Amid The Fentanyl Crisis


Drugs. From an early age, we are told to stay away from them. “They are bad.” “They ruin your life.” “They will kill you.” All these warnings hammered into us as children, yet if you went onto a college campus today, 11/50 students you see are taking drugs. You also might be familiar with celebrities on drugs. Pop culture in America is heavily influenced by drugs, with numerous musicians referencing a plethora of drugs. Every so often, you hear news about a musician dying from an overdose. What happened? Why did the celebrity overdose? A standard answer amongst a lot of these accidental overdoses is fentanyl. Prince, Mac Miller, Lil Peep, and Tom Petty are all celebrities you might be familiar with, and they all have died from a fentanyl overdose.  

This crisis doesn’t only exist among celebrities; however, in just two decades, fentanyl has killed roughly 500,000 Americans. On April 20, 2022, fentanyl surpassed suicide, car accidents, and COVID-19, becoming the leading cause of death among Americans aged 18-45. Domestically speaking, in 2021, fentanyl was responsible for 75% of roughly 100,000 overdoses.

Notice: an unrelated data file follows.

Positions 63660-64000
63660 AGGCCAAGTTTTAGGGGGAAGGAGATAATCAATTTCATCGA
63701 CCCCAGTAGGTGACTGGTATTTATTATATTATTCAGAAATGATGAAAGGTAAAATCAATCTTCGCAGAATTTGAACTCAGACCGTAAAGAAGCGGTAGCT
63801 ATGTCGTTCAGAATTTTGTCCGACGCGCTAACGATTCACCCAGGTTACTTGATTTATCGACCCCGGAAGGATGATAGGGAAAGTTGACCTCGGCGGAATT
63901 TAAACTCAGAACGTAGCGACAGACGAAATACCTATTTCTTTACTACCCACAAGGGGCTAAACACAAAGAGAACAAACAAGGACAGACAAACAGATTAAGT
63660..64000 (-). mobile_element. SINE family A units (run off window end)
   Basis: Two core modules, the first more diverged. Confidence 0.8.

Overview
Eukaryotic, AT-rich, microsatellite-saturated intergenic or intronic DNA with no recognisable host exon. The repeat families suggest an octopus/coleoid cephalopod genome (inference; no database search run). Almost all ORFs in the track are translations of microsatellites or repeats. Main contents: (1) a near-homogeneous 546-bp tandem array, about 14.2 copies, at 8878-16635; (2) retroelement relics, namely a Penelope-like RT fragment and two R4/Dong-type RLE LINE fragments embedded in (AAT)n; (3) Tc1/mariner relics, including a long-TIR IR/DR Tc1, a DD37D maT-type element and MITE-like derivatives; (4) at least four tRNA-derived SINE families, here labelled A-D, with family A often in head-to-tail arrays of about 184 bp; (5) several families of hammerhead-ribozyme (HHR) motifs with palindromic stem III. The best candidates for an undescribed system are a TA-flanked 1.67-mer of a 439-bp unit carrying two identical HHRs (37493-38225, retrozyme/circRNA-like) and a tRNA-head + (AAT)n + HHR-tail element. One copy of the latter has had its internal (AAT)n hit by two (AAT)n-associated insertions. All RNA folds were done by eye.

With all of this in mind, what does this mean for the United States recently? On August 30, 2022, the Drug Enforcement Administration reported a new type of fentanyl released to target younger audiences. Drug Cartels have started making what the DEA dubs “Rainbow Fentanyl,” which is fentanyl but made to look like candy. These fentanyl pills were seized in 26 states in August 2022. The issue here is that, as mentioned before, fentanyl is extremely dangerous. The DEA states, “Fentanyl is a synthetic opioid that is 50 times more potent than heroin and 100 times more potent than morphine. Just two milligrams of fentanyl, which is equal to 10-15 grains of table salt, is considered a lethal dose. Without laboratory testing, there is no way to know how much fentanyl is concentrated in a pill or powder.” 

So how can United States citizens protect themselves from Rainbow Fentanyl? First, there is no need to panic. The Washington Post explains thoroughly that News Stations such as CBS Morning and Good Morning America have been overplaying the seriousness of Rainbow Fentanyl. Due to the long rumor that Halloween candy can be poisoned, many people associate Rainbow Fentanyl as a potential danger to children on Halloween. However, University of Delaware professor Joel Best hasn’t found any cases of Halloween Candy poisoning since the 1980s. There have been recent cases of children accidentally overdosing on fentanyl. However, these are not confirmed to be linked with Rainbow Fentanyl.  

Be safe! The easiest way to avoid Rainbow Fentanyl is not to accept suspicious-looking candy from people you don’t know (this especially applies to party settings). Awareness of the candy packaging is also essential, as some cartels have packed Rainbow Fentanyl into Skittles bags to ensure the packaging doesn’t look tampered with or off-brand. If you are still worried about the Halloween candy link, the person who authored the report for the DEA, Milgram, later emphasized that nothing has been found in elementary schools and stressed that there was no link between rainbow Fentanyl and Halloween candy.